The Health Policy Project has ended, but work continues under a new USAID five-year project, Health Policy Plus (HP+).
NEWS & VIEWS
September 17, 2015
On Thursday September 10, 2015, the Health Policy Project Haiti, HPP AKSE, hosted an event marking the completion of its successful 18-month project focused on protecting the rights of children, women, and girls. HPP AKSE worked to strengthen human rights, child protection, prevention of gender-based violence and violence against women, and aimed to build local magistrates’ capacity to enforce newly enacted laws for protection.
The meeting, held in Port-au-Prince, brought together nearly 150 representatives from the government of Haiti, the U.S. Agency for International Development (USAID), civil society, local and international development organizations, and the media. Special guests included the Minister of Women’s Affairs, Marie Yanick Mézile; Alexious Butler, Director of Democracy and Governance Office at USAID; the General Director of IBESR, Arielle Jeanty Villedrouin; Michel Thermesi, Director General of the School of Magistrates and Supreme Court Judge; and Elyse Gélin Brisson, General Director of the Ministry of Women’s Affairs, who spoke on behalf of the agency.
The event provided a space to discuss next steps in the process to foster a favorable environment for human rights in Haiti. Discussions highlighted major achievements during the project period, including the passing of legislation such as the law on paternity, maternity and filiation (2014), the law reforming adoption (2013), and the law regarding the fight against human trafficking (2014). Representatives from two HPP AKSE civil society grantees—ASDE/Konesans Fanmi and Fondation Maurice Sixto—shared their experiences working to protect the rights of women and girls, and called for additional technical and financial support to continue their work to improve human rights in Haiti.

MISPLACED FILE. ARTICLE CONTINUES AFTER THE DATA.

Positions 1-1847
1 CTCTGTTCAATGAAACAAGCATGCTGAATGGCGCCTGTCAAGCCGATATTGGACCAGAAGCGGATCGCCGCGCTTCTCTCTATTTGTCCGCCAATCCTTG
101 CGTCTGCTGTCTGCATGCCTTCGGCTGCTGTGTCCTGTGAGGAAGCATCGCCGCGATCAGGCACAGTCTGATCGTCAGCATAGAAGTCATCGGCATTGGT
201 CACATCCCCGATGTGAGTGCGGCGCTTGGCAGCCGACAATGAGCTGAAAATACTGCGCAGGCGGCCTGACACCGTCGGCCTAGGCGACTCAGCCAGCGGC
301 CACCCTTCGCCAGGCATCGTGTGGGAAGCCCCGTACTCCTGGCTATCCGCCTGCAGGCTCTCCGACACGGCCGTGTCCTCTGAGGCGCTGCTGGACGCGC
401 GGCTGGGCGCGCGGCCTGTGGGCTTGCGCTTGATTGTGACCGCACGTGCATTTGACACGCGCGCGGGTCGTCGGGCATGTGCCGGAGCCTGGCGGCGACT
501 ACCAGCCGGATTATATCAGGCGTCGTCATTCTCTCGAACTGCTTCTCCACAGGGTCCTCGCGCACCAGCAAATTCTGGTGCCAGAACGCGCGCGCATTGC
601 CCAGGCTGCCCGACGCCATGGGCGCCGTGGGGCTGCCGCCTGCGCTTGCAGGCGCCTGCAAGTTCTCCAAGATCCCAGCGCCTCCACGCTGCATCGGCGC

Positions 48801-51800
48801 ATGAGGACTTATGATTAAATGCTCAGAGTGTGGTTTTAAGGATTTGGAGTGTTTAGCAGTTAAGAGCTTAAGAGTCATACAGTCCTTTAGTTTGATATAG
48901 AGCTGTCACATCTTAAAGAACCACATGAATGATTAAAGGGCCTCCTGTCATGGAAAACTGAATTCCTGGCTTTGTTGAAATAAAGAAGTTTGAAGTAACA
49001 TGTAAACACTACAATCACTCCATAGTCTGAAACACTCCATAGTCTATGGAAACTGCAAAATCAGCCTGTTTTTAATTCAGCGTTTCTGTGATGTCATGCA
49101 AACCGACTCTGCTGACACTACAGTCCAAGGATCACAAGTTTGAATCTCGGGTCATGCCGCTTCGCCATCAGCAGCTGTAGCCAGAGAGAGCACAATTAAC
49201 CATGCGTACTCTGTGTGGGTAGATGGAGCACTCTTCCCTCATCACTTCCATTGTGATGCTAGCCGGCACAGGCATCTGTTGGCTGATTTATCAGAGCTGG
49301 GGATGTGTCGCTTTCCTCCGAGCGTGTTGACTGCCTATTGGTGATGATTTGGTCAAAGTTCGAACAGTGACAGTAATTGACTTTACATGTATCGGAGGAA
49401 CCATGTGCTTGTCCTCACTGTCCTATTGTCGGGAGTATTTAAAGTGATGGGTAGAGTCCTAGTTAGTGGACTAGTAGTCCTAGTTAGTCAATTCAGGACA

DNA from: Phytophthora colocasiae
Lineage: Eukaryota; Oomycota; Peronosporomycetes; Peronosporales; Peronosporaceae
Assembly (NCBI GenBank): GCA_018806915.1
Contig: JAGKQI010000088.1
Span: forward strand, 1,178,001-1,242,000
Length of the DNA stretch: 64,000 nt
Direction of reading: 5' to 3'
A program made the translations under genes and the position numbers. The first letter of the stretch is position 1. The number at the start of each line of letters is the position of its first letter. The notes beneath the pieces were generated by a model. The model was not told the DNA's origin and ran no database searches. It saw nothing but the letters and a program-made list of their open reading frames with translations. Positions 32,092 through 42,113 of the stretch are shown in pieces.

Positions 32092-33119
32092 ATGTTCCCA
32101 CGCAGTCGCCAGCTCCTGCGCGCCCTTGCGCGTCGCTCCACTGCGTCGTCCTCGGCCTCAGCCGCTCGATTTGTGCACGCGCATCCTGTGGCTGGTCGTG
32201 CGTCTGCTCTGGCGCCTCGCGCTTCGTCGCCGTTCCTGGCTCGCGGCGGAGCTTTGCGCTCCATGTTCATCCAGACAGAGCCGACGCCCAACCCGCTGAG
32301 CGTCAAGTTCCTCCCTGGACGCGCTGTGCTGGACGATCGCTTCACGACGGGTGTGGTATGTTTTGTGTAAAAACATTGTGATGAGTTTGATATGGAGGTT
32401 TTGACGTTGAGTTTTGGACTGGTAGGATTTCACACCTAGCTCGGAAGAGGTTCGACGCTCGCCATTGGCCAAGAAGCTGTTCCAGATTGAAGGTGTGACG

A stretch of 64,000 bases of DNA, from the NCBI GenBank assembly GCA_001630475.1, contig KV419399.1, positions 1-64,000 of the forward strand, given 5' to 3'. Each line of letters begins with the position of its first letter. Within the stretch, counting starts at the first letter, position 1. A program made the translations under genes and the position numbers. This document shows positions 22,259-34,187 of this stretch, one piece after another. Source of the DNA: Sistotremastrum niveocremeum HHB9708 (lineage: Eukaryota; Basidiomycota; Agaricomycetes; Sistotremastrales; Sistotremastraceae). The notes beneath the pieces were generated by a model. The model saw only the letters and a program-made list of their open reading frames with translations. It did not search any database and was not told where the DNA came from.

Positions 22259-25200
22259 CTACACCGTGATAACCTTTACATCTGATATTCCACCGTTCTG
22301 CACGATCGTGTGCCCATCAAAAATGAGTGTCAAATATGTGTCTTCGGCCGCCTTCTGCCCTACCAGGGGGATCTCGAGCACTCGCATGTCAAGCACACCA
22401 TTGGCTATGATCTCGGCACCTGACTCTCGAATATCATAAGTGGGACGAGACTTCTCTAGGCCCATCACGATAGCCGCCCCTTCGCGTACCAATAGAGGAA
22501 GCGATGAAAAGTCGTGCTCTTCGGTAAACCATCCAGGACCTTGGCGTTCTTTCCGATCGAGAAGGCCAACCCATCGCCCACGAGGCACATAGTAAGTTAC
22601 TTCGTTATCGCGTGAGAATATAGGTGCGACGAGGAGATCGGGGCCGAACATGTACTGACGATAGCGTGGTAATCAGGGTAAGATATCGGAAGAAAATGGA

These first essential steps place the country in a favorable position to meet its objective of providing better protection for at-risk women and children through the creation of a policy environment that is conducive to respecting human rights. This objective will not be easy to achieve, and depends upon renewed engagement among GOH agencies, civil society, and international agencies to continue the momentum in implementing key legislation and national processes to improve social protection.
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